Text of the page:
Matt Kryger-USA TODAY Sports

How wrestling can get back in the Olympics

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Wrestling was effectively ousted from the 2020 Olympics schedule in an IOC executive committee vote Tuesday at the headquarters in Switzerland, but that doesn’t mean it’s down for the count. The sport can actually gain a reprieve if it can survive two more IOC votes in the upcoming months.

“This is not the end of the process, this is purely a recommendation,” IOC spokesman Mark Adams told reporters after the executive board vote. “It is the session which is sovereign.”

It’s going to take a little convincing, though.

The IOC will now put wrestling up against the seven other sports that have fought long and hard to be added to the schedule, including karate, squash, roller sports, wakeboarding, sport climbing, the chinese martial art of wushu, and baseball and softball in a joint bid.

The first vote will take place among the executive board in St. Petersburg in May, which is a great omen since Russia has won the most wrestling medals at every Olympics since it first began competing as an independent nation at the 1996 Olympics.  But that vote will simply determine which sports will be proposed for the final vote among all the IOC members at a vote in Buenos Aires this September.

Each of the other proposed sports have had months, if not years, to literally pitch themselves to the IOC members (squash was arguably the most convincing), so if wrestling wants to win the vote, the governing body will no doubt have to lean on powerhouses like Russia, Japan and the U.S. for a bit of back room politicking to see if they can’t sway the members in their direction.

It’s not likely to happen, since the IOC executive committee’s decision holds a lot of clout, but if wrestling has anything on its side, it the sport’s history and worldwide popularity. Wrestling has been contested at all but one Olympics since 1896 (it took a quick break in 1900) and has seen more than fifty nations represented at every Summer Games since 1992, including a staggering 75 in Atlanta.

Wrestling fans can also look to baseball and softball for inspiration, since their bid is considered the front runner for the open spot in 2020 after both were similarly voted out in 2005 and were last contested at the Beijing Games in 2008.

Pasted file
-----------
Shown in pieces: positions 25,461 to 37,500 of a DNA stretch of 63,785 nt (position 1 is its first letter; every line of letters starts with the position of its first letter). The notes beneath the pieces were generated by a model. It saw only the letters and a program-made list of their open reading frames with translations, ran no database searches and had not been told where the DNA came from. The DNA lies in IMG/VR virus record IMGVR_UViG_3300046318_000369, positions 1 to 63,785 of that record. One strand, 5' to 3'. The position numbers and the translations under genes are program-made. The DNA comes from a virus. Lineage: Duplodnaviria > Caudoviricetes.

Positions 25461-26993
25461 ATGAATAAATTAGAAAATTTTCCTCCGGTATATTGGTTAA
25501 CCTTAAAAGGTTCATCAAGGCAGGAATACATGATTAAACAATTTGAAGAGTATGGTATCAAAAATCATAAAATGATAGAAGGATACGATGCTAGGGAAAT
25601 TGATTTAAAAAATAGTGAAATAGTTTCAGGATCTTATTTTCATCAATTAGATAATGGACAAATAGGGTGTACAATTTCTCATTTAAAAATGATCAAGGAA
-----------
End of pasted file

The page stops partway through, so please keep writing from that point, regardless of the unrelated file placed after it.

Katie Ledecky throws first pitch as Bryce Harper holds medals (video)

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Katie Ledecky‘s first pitch at a Washington Nationals game Wednesday was an easy strike. Taking care of her medals, however, was a bit more time-consuming.

Near the mound before the pitch, it took Ledecky 25 seconds to take off each of her five 2016 Olympic medals from around her neck and hand them to reigning National League MVP Bryce Harper.

“We kind of planned that,” Ledecky said in a TV interview. “When I got to the park today, I proposed that idea. I guess Bryce offered. He wanted to be the one that held them.”

Ledecky, a native of Bethesda, Maryland, previously threw first pitches at Nationals Park after her first Olympic title in 2012, when she was 15 years old, and at the start of the 2014 playoffs.

Ledecky is leaving the D.C. area to begin classes at Stanford. She is expected to swim collegiately this season. The first meet is Sept. 25.

VIDEO: Lochte ‘guarantees’ Phelps will compete at 2020 Olympics

Michael Phelps co-hosts ‘America’s Got Talent’ (video)

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Michael Phelps co-hosted “America’s Got Talent” with Nick Cannon on NBC on Wednesday, taking a seat between judges Mel B and Heidi Klum, three days after the Rio Olympic Closing Ceremony.

Phelps said he and his fianceé, Nicole, watch the show regularly after dinner.

Cannon asked Phelps to reflect on completing his career with 23 Olympic gold medals.

“At that moment was when all the emotions came out, because I was finally happy with everything that I did in my career, and I was able to retire how I wanted to,” Phelps said. “But, most importantly, I had our first child in the stands there watching the race. He wasn’t always awake, but it’s a completely different experience being able to look up and see your baby boy up there after a race.”

The whole episode is here.

VIDEO: Lochte ‘guarantees’ Phelps will compete at 2020 Olympics